On Wednesday, I drove into San Francisco to see Nina Diaz perform at the DNA Lounge. I photographed Nina Diaz and her band Girl in a Coma two years ago in Oakland. (You can revisit my earlier review and photos.) When I saw her in Oakland, I wondered if Nina might become a superstar. Now I am wondering if it matters. Nina seems focused on bigger things… Nina seems happy.
I still question why Nina is not more popular. Is it because she is a woman? Is it because she is a woman of color? Is it because she had an addiction problem? None of these issues disqualify some artists. When she takes the stage, Nina becomes electric. She impressed me off-stage too. I brought my eleven year old daughter to the all-ages show; Nina visited with us. Nina was self deprecating. At one point, Nina said that she was part of “the lazy generation.” (Nina was sweating before the first song ended and on the road to El Paso after the concert for her next show.) I also watched Nina interact with other guests, musicians and friends. Now that she is sober, she communicates genuinely. Her friends surround her on tour. I could see it and feel it. Isn’t that the role of an artist? To make us feel?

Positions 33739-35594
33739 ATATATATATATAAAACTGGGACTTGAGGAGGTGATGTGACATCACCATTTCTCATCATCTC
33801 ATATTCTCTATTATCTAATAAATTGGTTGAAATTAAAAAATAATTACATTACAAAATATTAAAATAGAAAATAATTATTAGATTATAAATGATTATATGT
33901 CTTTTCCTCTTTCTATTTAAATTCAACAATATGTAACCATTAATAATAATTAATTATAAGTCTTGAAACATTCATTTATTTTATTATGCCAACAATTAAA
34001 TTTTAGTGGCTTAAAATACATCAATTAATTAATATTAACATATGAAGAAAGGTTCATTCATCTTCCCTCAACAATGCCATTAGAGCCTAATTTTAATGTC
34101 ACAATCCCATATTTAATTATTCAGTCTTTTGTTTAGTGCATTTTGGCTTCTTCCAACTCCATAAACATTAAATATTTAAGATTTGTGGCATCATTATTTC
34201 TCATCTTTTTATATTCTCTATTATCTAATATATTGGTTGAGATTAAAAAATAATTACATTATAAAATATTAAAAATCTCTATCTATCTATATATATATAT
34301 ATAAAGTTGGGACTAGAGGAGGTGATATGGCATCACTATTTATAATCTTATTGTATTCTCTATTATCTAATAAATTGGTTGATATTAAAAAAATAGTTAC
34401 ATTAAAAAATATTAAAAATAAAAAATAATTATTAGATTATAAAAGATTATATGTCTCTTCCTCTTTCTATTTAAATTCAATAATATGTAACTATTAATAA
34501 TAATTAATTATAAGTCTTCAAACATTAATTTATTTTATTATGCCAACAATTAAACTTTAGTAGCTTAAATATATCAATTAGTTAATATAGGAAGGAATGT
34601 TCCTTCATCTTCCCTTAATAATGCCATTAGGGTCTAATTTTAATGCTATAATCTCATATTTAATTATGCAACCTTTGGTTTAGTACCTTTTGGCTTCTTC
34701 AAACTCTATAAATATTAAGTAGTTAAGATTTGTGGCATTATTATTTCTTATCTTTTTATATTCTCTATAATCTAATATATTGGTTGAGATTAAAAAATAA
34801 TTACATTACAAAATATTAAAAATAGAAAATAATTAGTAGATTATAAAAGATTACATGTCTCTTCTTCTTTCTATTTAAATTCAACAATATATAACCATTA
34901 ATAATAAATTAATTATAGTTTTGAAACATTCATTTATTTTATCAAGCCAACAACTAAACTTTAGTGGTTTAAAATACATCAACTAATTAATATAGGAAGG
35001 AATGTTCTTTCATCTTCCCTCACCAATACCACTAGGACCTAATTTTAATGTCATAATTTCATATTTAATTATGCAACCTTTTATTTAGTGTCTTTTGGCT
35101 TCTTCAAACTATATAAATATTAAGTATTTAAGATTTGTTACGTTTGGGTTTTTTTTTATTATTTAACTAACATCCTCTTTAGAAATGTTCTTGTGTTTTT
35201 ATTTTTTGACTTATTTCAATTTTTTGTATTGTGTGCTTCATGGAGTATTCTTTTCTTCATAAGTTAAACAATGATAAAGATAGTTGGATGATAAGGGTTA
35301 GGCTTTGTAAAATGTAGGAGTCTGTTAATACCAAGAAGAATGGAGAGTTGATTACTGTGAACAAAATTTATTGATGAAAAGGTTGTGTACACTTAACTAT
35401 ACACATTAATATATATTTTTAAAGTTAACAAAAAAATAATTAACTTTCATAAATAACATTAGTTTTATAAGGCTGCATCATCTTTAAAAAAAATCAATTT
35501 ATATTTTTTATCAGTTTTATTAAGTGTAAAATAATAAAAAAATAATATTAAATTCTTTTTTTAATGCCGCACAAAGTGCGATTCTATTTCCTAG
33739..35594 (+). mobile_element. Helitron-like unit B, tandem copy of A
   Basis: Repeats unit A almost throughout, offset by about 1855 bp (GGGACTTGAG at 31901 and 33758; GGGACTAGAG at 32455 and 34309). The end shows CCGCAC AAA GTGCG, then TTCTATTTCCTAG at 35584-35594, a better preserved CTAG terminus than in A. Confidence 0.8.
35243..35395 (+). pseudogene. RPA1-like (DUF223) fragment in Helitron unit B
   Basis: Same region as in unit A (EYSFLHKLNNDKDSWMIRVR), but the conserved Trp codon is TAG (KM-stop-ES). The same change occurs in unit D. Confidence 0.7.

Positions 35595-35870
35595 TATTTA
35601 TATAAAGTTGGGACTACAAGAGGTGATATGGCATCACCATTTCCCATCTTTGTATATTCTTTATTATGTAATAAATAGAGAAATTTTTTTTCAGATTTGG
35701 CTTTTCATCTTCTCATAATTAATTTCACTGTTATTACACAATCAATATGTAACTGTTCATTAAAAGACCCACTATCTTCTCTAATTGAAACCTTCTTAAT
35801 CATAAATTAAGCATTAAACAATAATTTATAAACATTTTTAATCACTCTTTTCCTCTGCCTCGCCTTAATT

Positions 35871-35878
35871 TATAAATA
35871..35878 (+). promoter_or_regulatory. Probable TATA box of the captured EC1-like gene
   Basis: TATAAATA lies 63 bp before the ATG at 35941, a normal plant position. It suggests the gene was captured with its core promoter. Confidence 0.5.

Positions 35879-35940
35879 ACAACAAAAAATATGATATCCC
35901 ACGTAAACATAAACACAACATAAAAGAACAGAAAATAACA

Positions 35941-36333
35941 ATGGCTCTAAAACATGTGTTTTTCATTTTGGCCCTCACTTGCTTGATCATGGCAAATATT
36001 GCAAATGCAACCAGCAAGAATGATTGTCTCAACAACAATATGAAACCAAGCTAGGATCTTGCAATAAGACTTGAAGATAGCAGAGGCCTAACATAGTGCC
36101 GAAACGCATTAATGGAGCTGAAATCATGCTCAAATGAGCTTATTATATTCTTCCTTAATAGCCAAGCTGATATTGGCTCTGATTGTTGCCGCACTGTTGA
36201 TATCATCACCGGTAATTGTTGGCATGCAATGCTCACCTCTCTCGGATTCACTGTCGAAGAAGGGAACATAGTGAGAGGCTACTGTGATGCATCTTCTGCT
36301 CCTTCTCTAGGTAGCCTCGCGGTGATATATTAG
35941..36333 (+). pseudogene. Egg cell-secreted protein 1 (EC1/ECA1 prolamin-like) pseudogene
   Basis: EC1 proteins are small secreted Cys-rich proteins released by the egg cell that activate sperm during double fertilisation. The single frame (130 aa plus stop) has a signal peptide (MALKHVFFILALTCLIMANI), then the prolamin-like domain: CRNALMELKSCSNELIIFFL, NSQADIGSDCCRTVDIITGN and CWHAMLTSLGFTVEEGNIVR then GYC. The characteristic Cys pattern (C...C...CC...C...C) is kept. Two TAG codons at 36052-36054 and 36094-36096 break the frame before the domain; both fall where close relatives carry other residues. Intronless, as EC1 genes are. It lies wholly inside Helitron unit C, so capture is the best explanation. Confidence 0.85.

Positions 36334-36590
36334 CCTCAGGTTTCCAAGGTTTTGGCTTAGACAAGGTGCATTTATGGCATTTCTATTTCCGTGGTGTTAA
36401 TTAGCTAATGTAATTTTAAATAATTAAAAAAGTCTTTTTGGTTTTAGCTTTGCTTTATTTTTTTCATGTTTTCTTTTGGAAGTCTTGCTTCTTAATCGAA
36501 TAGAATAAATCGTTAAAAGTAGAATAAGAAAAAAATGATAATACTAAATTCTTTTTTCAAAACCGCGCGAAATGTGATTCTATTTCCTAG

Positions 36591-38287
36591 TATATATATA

In the days since I saw Nina, one of my photography mentors sent me a note about another Nina (Nina Simone). A documentary about Nina Simone “What Happened, Miss Simone?” was released last year. On Thursday, Miss Lauryn Hill sang the Nina Simone song “Feeling Good” on The Tonight Show. Simone influenced many artists, perhaps because her path was often blocked. She continually discovered new dawns and new days. Perhaps Nina Diaz will too.
Here is my photo gallery. About half way through the gallery, I converted photos to black and white. I almost always leave my photos in color, but I wanted to acknowledge Nina Simone and the other artists from an earlier time, so I changed the color. I would have loved to stay for the whole set, but I am glad that I brought my daughter. Nina and some of the other musicians were gracious. The staff who served my daughter Shirley Temples were also very kind. My daughter has had the luxury of attending some large concerts and smaller shows and she has learned that nearly every musician must work hard. There are no lazy generations of musicians.